RELATED: Read more about what you can learn from the salt divider …
This implies the food is made using ingredients that are approved by the USDA for human consumption. If the pet food is processed in a USDA plant using shared equipment, the plant must use human edible products. These are USDA inspected meats. If using uninspected products, the pet food must be processed using separate equipment . This comes from a USDA inspected facility – but it isn’t USDA inspected meat.
Premium And Super-Premium
These terms, and others like them that suggest a grade or level, have no legal definitions. The FDA says “Products labeled as premium or gourmet are not required to contain any different or higher quality ingredients, nor are they held up to any higher nutritional standards than are any other complete and balanced products.” So they are meaningless marketing terms that might just mean you’re paying more money for the food.
Life Stages And Lifestyles
If you do a side-by-side comparison of various “lifestyle” foods, you won’t see much difference in the ingredients. Various manufacturers have divided your pet’s life into 3 to 7 different life stages. And they have a specific food for each one! But in nature, once an animal is weaned, he eats the same diet in prey form for the rest of his life.
In the nutritional standards of pet foods, there are only two life stages: adult, and everything else: gestation (pregnancy), lactation (nursing) and growth (puppies). All those other designations are manipulations of ingredient proportions, with the possible addition of a few extra ingredients. But if a food is labeled “all life stages” it must meet more stringent requirements for growth. Anything else is just marketing hype.
Is your dog a canine athlete or does he have a sensitive tummy or itchy feet? Or is he a large or small breed? Then you can find a food aimed at his personal needs. Focusing on niches is a big deal in pet food marketing. Just look at some brands that have dozens of foods under the parent label. They are designed with specific appeal that will sell better than a general product like “puppy food.”
Be aware that only veterinary prescription diets are allowed to make specific health claims that their foods may reduce the risk of a health condition, like kidney disease, arthritis, or allergies.
Pet Food Certifications To Look For
These are some certifications that have some meat behind their meaning.
This is a well-respected label that needs verification. The Non-GMO Project is an independent nonprofit organization. Participants voluntarily submit their products to meet rigorous requirements and receive non-GMO verification. Holders of this certification need to be audited regularly.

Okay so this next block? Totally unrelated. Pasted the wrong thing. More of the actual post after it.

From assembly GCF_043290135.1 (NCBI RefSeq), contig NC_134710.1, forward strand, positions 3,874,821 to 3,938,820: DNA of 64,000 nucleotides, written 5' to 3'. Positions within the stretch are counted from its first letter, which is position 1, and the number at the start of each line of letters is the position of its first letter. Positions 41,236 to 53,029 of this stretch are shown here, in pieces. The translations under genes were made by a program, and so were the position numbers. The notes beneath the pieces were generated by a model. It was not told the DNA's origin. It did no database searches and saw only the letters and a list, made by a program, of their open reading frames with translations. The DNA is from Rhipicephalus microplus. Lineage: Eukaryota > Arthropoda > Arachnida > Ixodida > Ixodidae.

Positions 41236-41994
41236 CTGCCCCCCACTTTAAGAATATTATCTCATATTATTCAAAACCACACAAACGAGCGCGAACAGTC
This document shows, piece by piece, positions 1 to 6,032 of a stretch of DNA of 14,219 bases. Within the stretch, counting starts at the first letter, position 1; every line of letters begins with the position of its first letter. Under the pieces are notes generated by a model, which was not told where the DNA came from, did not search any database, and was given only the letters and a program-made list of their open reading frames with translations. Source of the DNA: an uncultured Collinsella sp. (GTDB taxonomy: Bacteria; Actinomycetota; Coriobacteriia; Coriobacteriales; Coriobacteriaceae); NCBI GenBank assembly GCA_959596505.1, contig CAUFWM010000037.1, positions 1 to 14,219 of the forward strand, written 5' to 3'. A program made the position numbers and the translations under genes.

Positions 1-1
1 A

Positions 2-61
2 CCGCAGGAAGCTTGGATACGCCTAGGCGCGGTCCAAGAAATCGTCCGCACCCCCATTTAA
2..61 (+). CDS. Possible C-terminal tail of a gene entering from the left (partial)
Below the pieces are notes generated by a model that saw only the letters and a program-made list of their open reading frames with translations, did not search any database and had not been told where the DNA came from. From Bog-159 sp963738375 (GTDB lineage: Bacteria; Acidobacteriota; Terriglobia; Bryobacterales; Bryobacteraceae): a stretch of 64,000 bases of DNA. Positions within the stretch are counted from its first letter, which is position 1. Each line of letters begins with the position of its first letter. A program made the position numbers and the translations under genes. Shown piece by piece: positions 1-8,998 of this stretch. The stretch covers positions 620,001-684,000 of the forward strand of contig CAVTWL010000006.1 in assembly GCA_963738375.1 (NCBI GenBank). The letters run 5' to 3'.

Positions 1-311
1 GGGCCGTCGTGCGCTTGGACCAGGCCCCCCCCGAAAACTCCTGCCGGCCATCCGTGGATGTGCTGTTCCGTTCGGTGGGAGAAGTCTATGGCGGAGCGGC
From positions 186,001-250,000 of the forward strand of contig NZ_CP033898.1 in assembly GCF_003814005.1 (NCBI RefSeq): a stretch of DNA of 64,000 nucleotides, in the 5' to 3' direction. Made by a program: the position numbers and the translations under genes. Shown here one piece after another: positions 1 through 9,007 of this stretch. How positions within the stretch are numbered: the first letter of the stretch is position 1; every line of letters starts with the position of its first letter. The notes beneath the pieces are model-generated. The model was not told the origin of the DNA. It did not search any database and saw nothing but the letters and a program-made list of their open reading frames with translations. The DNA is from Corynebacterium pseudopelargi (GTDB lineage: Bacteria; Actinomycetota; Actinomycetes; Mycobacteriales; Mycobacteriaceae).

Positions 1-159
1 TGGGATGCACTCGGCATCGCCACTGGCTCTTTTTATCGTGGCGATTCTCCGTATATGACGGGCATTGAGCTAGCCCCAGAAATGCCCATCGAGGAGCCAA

USDA Certified Organic
This is one of the few labels that carry meaning. USDA Organic is the only USDA certification that must adhere to regulations. Producers undergo an annual inspection and must maintain 100% compliance. Animals must eat an organic diet of feed produced without conventional pesticides or fertilizers. Production of organic feed follows USDA regulations for planting, growing, raising and handling. The USDA Organic label also verifies that genetic engineering or GMOs were not used or fed to animals. The USDA does not claim that organically produced food is healthier, safer or more nutritious than conventionally produced food.
It should be easy to tell if a company has sustainable practices. They should have them noted front and center on their website and their packaging. It’s a challenging practice so they definitely want to tell you all about it! If you have to look hard for it, then chances are they’re not engaging in sustainable practices.
- Plastic Neutral Label. This is one program that companies can become involved in to reduce the use of plastic and promote it on a wider scale.
- If there’s fish in your dog’s food, you can check whether it’s from certified sustainable fisheries, certified by an organization like the Marine Stewardship Council, RFM or ASC. Fishwatch.gov is another good resource for seafood sustainability information.
If you care about sustainability, look for these and other sustainability certifications on the manufacturer’s website or packaging.
Global Animal Partnership
These animals are raised without the use of antibiotics, added hormones or animal by-products. The higher the number, the more the animal’s environment represents its natural environment. There are 6 levels denoting an enriched environment, outdoor access, pasture-raised, animal-centered and entire life on the farm. Beware that just having the basic label means only the bare minimum is being done. So, there are no crates, cages or crowding but animals could still be raised in an indoor environment with thousands of animals for their entire life.
As you can see, knowing how to read an ingredient label is only Step 1 of the process. Then you need to know how to interpret all the pet food marketing terms on the actual packaging to understand whether they actually mean better quality or safer ingredients.